“I gained an interview with Prince Charles which overran by two hours. I soon found I was learning about a man I just didn’t recognise – and also liked immensely. I decided I wasn’t going to waste it on a paper, but wrote a book Charles: Victim or Villain? which did extremely well. It caused a stir because no one had talked about the problems in the marriage before. The public were in love with Diana, still are, won’t or can’t listen to anything that doesn’t support the myth.
“My TV career also took off, too, because whenever something royal happened I was being asked for my opinion.
“As a biographer you try to write a responsible book, but others sometimes distort it for their own ends.
“The only reason I got this new book out was because of contacts going back years and if I was getting it wrong I wouldn’t still have those contacts. The older I get the less I want to go for the sensationalist headline. I also like to keep copy control.
“I’ve become a staunch supporter of Charles. He’s had a bad press, but gives heart and soul to doing the right thing. William is much the same: delightful, charming, more at ease.
“I suppose I have become a monarchist. I am convinced they are a good thing for the country. Forget the sceptical south or the Fleet Street cynics – royals bring genuine delight everywhere. They go to disaster zones, and people are comforted by a royal presence where they wouldn’t by a politician or elected president.
“The royals have duty stamped through them. I was at school with Princess Anne and she is one of the rudest women I have ever met, but she is fantastic.
“I went to Pakistan with her, one of very few journalists who wasn’t following Diana cuddling babies somewhere else. She kept her gloved hands firmly behind her back, as all these beautiful brown-eyed very sick children, strapped to planks of wood to sit bolt upright for her, stared at her.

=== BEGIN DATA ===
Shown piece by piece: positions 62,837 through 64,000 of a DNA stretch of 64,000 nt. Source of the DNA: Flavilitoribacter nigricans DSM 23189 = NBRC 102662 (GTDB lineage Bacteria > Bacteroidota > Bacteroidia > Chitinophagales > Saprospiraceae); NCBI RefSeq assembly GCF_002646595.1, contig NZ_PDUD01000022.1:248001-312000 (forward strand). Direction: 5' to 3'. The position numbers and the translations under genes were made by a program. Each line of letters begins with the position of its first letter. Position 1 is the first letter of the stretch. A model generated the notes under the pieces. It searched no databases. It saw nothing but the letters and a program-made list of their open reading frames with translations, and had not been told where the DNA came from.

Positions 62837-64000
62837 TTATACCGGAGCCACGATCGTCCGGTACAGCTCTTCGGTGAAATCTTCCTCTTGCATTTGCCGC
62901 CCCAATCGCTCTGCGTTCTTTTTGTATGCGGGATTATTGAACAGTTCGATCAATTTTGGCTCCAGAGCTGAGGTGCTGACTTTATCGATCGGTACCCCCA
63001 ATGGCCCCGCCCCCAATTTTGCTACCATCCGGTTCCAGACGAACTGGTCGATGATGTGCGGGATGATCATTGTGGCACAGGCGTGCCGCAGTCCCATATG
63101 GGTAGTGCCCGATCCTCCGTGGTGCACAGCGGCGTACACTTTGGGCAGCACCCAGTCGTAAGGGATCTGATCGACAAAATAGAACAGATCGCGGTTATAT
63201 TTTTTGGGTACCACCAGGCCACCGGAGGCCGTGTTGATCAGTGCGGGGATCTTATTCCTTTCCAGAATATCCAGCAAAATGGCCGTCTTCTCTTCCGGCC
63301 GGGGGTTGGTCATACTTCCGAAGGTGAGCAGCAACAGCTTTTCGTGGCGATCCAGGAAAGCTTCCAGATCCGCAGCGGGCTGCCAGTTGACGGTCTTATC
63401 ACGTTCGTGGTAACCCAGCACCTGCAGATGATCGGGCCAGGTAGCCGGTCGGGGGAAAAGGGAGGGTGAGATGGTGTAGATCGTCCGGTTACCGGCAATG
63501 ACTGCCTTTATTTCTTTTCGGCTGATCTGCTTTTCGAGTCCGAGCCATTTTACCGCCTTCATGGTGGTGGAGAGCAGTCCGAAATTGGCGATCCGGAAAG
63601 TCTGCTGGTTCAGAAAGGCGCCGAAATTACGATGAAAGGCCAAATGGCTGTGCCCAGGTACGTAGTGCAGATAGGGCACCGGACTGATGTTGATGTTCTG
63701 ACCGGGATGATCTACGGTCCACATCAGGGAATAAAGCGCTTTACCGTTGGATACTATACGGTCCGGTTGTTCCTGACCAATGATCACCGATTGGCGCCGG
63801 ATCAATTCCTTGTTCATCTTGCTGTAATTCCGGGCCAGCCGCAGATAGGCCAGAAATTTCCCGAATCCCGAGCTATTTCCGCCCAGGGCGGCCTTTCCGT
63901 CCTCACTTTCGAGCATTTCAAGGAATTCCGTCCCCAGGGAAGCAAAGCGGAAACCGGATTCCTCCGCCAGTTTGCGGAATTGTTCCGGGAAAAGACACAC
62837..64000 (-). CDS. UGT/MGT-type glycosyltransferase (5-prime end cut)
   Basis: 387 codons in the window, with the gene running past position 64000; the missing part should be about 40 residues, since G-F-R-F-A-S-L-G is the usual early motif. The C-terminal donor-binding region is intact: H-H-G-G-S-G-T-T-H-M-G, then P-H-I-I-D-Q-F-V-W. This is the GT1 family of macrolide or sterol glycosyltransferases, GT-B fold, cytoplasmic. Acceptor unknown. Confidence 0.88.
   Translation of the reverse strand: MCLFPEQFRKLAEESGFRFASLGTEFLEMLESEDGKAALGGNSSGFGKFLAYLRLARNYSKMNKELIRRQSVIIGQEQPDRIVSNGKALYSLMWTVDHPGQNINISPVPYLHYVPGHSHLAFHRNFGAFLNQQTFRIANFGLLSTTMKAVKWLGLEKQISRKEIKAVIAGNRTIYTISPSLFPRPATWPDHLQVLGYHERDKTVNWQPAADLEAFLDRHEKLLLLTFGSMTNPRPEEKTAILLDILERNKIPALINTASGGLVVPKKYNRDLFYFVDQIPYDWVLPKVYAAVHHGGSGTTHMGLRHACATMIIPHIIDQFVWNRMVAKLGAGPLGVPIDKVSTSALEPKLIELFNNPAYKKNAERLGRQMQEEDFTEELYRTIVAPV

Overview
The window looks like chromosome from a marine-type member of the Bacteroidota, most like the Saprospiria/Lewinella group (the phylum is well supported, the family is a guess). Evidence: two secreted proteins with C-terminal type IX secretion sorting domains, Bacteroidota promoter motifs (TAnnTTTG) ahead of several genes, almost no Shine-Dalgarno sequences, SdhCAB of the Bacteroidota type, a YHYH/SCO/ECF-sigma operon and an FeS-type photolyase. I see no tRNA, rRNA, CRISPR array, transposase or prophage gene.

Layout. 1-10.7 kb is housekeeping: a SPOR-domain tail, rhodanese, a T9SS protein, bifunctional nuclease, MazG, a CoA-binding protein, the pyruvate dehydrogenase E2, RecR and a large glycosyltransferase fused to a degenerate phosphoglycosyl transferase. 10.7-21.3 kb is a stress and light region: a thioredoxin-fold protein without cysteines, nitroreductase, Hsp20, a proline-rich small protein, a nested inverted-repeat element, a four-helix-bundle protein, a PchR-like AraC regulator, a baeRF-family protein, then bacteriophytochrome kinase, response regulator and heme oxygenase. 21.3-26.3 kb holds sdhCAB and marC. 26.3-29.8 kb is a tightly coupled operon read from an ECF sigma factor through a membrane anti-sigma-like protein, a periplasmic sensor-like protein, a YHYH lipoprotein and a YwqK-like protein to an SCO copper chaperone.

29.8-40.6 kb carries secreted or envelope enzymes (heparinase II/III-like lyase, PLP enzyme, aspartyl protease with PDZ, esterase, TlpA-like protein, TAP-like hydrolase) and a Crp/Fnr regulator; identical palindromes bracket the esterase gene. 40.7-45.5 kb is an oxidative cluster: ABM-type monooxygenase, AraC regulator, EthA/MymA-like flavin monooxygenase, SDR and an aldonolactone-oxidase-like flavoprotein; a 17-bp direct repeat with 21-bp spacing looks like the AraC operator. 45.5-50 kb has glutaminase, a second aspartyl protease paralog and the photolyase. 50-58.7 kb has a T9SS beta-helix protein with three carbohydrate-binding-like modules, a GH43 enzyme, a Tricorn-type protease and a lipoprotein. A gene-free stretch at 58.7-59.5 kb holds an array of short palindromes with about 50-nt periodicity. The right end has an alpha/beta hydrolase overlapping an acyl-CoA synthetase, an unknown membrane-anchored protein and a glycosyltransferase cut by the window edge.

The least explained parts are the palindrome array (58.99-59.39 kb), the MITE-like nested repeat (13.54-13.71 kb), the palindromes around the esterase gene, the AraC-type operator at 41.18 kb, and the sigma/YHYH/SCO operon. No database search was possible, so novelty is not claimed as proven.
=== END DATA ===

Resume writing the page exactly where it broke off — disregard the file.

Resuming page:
“She pointed at them like exhibits A, B and C, and never once touched a child as Diana – or now her sons – would have. And part of you wishes she would just reach out, for pity’s sake, but she would say what child wants a complete stranger touching them?
“Her role, as she sees it, is to understand, to go away and talk to people who can make a difference. She’s cerebral and gets things done that way. Cuddles don’t come into it.
“William and Harry really impress me. To come through that childhood and emerge with such sanity, equilibrium and emotional honesty is a credit to the best of both parents and the support of people who love them. Harry has really blossomed, too, he gets a bad press, but often the tabloids use the same papers time and again. He’s not falling out of nightclubs on a weekly basis.
“Harry’s his own man, and William will eventually rule with Harry, as well as Kate at his side, and the House of Windsor and, indeed the country, will be the stronger and the better for it.”
Is there any royal she would have loved to have met? “Queen Elizabeth the First would have been interesting – but I’ve got to say our own Queen Elizabeth is doing a superb job.”
n Prince William: Born to be King by Penny Junor (Hodder and Stoughton, £19.99). Join Penny at Hoghton Tower, from 2pm-4pm, May 31, tickets £35 include signed book and afternoon tea by St Annes chef Paul Rowley. For details ring Silverdell Books on 01772 683444 or email firstname.lastname@example.org